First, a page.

The thus obtained circuit boards did not undergo short circuit or open circuit in the circuit patterns, and their yield was 100%. The electric resistance of the connection means connecting together the electrically conducting patterns formed on both surfaces of the circuit board was measured to be 19 mΩ/connection means in average. After the circuit board was subjected to high-temperature/high-humidity conditions of 60° C.-90% RH for 1000 hours, the resistance of the connection means was again measured and was found to be 20 mΩ/connection means in average. Furthermore, the surfaces of the circuit board were little uneven and on which the solder paste could be favorably printed at the time of mounting the surface-mounting parts, enabling the surface-mounting parts to be reliably connected.

EXAMPLE 5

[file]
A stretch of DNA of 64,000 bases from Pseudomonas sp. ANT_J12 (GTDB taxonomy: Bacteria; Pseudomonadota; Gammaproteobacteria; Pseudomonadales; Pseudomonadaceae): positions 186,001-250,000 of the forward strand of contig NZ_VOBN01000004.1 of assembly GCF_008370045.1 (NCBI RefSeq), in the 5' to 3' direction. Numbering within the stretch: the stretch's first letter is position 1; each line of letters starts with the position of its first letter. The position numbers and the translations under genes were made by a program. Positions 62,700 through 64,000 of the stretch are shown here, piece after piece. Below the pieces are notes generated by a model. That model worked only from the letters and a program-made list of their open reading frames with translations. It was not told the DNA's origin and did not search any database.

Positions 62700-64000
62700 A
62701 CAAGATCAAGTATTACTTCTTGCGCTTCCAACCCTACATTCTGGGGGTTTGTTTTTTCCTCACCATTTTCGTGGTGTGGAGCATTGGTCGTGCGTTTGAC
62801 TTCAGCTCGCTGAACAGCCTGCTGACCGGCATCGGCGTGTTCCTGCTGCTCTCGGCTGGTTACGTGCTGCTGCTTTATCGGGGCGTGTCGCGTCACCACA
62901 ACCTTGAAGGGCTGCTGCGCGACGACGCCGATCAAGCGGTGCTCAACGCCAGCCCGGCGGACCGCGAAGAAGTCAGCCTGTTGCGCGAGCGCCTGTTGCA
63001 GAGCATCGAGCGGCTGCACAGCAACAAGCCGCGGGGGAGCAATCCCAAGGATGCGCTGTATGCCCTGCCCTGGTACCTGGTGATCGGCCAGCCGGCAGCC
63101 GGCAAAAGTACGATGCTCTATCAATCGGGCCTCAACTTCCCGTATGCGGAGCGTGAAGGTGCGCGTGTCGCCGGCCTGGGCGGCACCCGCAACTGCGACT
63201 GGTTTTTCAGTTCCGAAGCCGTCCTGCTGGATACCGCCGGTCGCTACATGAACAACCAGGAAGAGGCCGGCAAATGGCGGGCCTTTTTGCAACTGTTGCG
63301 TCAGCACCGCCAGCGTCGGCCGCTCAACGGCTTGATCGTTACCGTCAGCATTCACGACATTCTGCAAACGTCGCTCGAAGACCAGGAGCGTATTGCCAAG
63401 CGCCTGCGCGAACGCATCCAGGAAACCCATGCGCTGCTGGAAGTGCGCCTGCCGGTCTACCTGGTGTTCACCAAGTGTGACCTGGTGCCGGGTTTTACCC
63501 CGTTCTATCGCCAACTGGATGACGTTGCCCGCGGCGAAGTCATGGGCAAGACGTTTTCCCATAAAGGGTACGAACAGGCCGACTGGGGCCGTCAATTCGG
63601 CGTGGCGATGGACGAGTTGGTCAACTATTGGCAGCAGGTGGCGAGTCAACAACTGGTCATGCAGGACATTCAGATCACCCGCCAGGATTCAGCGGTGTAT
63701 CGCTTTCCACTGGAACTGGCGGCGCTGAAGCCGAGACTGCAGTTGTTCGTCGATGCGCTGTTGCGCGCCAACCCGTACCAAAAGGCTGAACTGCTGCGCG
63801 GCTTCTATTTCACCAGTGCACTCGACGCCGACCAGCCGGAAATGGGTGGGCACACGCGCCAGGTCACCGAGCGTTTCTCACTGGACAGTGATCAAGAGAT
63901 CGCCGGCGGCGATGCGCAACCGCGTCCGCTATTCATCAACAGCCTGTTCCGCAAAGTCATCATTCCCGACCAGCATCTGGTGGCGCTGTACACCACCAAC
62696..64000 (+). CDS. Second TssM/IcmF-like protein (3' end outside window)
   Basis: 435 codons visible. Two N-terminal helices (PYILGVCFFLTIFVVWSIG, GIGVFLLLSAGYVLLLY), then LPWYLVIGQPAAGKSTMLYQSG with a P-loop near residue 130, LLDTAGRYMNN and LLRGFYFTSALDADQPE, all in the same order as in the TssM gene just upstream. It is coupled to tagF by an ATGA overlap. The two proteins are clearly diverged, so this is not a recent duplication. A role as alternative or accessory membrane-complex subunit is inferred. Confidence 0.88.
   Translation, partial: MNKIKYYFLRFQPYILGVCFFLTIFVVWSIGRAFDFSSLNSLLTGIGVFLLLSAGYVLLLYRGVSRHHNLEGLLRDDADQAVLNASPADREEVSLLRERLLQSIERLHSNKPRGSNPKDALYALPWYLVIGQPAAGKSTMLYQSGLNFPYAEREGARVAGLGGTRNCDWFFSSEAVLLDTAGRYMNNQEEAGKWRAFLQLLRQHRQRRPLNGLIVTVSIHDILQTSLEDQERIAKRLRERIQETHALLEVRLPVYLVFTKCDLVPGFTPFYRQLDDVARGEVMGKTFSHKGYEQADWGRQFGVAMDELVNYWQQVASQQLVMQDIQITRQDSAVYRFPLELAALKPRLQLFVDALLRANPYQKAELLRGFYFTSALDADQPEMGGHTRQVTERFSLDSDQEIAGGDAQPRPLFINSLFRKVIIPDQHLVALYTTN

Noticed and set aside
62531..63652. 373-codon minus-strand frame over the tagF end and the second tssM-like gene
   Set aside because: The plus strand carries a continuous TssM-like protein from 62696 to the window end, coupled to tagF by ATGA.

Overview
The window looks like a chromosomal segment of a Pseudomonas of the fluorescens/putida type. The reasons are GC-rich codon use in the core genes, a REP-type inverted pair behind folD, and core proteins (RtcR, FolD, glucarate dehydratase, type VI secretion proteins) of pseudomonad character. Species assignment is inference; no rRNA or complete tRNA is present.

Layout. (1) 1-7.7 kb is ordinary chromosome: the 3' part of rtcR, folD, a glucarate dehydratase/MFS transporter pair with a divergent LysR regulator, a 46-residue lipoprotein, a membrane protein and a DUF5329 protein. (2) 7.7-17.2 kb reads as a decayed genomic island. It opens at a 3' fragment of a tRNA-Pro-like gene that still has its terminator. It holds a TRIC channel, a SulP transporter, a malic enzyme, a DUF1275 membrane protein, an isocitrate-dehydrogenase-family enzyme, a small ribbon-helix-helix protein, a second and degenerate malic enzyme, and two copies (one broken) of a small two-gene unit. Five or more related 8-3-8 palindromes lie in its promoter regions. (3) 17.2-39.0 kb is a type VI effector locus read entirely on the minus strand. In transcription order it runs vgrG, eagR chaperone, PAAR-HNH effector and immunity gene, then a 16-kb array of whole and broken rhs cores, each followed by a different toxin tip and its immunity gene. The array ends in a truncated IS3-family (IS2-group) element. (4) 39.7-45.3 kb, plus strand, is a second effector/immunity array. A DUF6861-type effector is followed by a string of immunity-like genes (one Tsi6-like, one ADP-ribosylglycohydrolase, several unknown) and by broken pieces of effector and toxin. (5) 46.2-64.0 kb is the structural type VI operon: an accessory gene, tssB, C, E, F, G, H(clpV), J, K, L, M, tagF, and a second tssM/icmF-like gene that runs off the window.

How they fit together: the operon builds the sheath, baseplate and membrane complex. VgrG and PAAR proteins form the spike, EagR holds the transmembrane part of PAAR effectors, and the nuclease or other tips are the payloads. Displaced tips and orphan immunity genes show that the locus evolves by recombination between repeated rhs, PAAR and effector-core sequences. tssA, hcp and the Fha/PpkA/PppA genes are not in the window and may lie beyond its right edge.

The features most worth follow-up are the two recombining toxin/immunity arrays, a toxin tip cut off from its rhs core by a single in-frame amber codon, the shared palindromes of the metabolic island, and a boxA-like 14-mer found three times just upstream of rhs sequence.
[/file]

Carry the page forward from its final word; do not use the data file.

By using a board body consisting of three laminated insulating substrates, a circuit board was produced according to the steps shown in FIGS. 17-A to 17-E and, finally, nickel-gold plating was effected thereon. That is, (A) 100 through-holes having a diameter of 0.5 mm were formed by drilling in the board body consisting of three laminated insulating substrates each being a glass-epoxy board with a thickness of 1.2 mm and having circuit patterns made up of a copper foil formed between the insulating substrates and further having electrically conducting layers made up of a copper foil formed on both surfaces of the board body, (B) the copper paste A was filled as a curable electrically conducting substance into the through-holes by the screen-printing method, and was cured using an air oven under the conditions of 50° C. for 30 minutes and 180° C. for 60 minutes to form connection means, (C) the surfaces defined by the electrically conducting layers and the connection means were smoothly ground by using a buff of #200 and then a buff of #360, (D) circuit patterns including wirings having a width of 50 μm at a gap of 50 μm, and portions and pad portions were formed in the electrically conducting layers by using an etching resist on both surfaces, (E) the copper paste B was applied as a curable electrically conducting substance by the screen-printing method to cover substantially the whole end surfaces of the connection means, inner peripheral edge portions of a width of 0.1 mm of the land portions in the circuit patterns that connect to the connection means, and to cover pad portions on which the surface-mounting parts will be mounted, and was cured by using the air oven under a condition of 160° C. for 30 minutes to form electrically conducting patterns having an average thickness of 25 μm (fluctuation of about ±10%), and (F) nickel-plating having a thickness of 4 μm and gold-plating having a thickness of 0.2 μm were effected on the circuit patterns of both surfaces and on the electrically conducting patterns. One hundred pieces of the circuit boards were thus obtained.